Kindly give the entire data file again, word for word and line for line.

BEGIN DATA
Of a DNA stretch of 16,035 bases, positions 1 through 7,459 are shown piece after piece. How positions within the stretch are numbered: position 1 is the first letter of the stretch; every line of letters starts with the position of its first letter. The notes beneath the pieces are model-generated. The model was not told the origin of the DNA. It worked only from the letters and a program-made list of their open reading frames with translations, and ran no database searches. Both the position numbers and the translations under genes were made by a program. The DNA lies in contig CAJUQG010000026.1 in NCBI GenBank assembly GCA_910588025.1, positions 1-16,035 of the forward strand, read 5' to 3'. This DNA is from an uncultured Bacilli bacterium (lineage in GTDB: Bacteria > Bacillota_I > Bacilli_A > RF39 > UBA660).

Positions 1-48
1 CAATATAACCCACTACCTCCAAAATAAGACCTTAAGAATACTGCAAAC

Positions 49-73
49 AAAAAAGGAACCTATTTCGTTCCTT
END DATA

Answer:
Of a DNA stretch of 16,035 bases, positions 1 through 7,459 are shown piece after piece. How positions within the stretch are numbered: position 1 is the first letter of the stretch; every line of letters starts with the position of its first letter. The notes beneath the pieces are model-generated. The model was not told the origin of the DNA. It worked only from the letters and a program-made list of their open reading frames with translations, and ran no database searches. Both the position numbers and the translations under genes were made by a program. The DNA lies in contig CAJUQG010000026.1 in NCBI GenBank assembly GCA_910588025.1, positions 1-16,035 of the forward strand, read 5' to 3'. This DNA is from an uncultured Bacilli bacterium (lineage in GTDB: Bacteria > Bacillota_I > Bacilli_A > RF39 > UBA660).

Positions 1-48
1 CAATATAACCCACTACCTCCAAAATAAGACCTTAAGAATACTGCAAAC

Positions 49-73
49 AAAAAAGGAACCTATTTCGTTCCTT